BATH — Next year’s proposed $38.3 million Regional School Unit 1 budget reflects a 13% spending hike, but without a required bond payment on Morse High School —  now under construction — the increase would be just 3.4%, school officials say.

The $19.3 million to be assessed in taxes to RSU 1’s four communities is up 3.4%. For a home valued at $200,000 in each, the tax increase would be $20.08 in Bath, $51.72 in Arrowsic, $24.30 in Phippsburg, and $40.54 in Woolwich, according to RSU 1 Business Manager Debra Clark.

The first $3.2 million principal bond payment on the new Morse High will largely cause the district’s debt service to rise from $3.4 million to $7.3 million – a $3.9 million increase. Of the $16.7 million in state aid to education RSU 1 is due to receive – $3.4 million more than the prior year – $2.9 million is offsetting the $3.2 million local burden, which helps reduce the tax impact, Clark said.

That’s important, given the increasingly challenging economic climate caused by the coronavirus pandemic.

“In this very unsettled and difficult time, as it affects the communities, as it affects individual families, we’re certainly trying to be sensitive to that,” said RSU 1 Chairman Steve August. “… We’ve looked for ways to keep that increase to a minimum, and yet still support the educational needs of the community, and the board’s commitment to the kids in the community.”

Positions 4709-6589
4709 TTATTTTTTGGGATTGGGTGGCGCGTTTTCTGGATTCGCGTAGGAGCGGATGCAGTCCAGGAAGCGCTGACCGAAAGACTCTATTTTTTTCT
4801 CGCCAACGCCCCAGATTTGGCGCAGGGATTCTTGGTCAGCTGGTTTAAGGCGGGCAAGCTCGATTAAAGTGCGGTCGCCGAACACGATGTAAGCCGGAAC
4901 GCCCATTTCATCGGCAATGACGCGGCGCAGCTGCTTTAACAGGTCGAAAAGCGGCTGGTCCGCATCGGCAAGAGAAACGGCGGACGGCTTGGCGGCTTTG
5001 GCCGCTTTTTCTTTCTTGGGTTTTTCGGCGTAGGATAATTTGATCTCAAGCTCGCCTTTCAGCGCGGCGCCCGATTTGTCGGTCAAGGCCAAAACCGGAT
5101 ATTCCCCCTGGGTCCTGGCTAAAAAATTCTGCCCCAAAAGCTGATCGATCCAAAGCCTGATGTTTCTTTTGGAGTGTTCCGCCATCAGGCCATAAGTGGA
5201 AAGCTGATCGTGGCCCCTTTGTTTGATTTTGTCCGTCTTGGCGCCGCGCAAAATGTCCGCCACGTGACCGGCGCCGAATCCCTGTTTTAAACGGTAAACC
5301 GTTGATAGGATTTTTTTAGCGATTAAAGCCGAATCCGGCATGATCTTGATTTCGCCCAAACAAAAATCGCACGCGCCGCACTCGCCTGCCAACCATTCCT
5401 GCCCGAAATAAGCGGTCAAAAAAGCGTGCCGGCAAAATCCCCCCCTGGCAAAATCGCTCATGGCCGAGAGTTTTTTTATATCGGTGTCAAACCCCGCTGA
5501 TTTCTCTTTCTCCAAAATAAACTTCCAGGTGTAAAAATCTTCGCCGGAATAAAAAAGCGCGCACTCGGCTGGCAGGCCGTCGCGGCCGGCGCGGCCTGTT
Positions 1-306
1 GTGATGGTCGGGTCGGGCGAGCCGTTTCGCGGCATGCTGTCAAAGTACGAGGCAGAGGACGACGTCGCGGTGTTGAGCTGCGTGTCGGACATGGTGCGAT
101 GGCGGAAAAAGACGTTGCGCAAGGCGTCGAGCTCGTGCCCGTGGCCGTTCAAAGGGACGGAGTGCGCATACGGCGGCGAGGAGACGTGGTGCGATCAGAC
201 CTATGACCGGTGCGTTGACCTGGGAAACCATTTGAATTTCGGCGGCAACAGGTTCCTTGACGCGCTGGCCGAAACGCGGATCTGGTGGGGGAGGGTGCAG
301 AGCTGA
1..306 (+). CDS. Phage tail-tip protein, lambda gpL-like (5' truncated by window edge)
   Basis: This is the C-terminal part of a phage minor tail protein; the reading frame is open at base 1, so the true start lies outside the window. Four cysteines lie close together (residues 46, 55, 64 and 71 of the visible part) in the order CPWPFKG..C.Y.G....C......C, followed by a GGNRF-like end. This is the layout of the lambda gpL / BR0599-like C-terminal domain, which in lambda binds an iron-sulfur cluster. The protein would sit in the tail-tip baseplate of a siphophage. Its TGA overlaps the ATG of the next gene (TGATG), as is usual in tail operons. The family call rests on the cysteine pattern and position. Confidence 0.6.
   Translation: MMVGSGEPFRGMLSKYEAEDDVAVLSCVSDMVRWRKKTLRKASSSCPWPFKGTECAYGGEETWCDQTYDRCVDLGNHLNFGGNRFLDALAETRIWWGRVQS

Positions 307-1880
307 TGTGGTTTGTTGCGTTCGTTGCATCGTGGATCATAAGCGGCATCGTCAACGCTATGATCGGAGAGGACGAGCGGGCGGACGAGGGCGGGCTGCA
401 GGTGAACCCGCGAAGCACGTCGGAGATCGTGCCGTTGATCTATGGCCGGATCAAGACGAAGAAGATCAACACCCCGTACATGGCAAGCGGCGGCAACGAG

Salaries and benefits, which comprise nearly 60% of the budget, are increasing 4.3% to reach $22.9 million. New positions proposed for next year include additional educational technicians at Bath Middle, Dike Newell, Morse High and Woolwich Central schools, each with approximately $40,000 salaries. RSU 1 has paid a contracted fee to a private behavioral health professional, but would replace those services with four positions, Clark explained.

As a result, the net budget increase is about $40,000.

“This will allow us to have those ed techs on our own staff,” she said.

RSU 1 also looks to budget for an English Language Learner and Bath Regional Career & Technical Center educational technician, both about $40,000, to address greater needs.

A literacy interventionist at Woolwich could cost another $65,000-$70,000. New technology staffing could cost about $50,000, maintenance about $45,000, and central services about $15,000, Clark said.

A public budget forum is to be held by virtual meeting April 27, and the School Board is due May 4 to adopt the budget. Depending on the state of the pandemic next month, a district budget meeting could be held May 26, and a budget validation referendum June 9.

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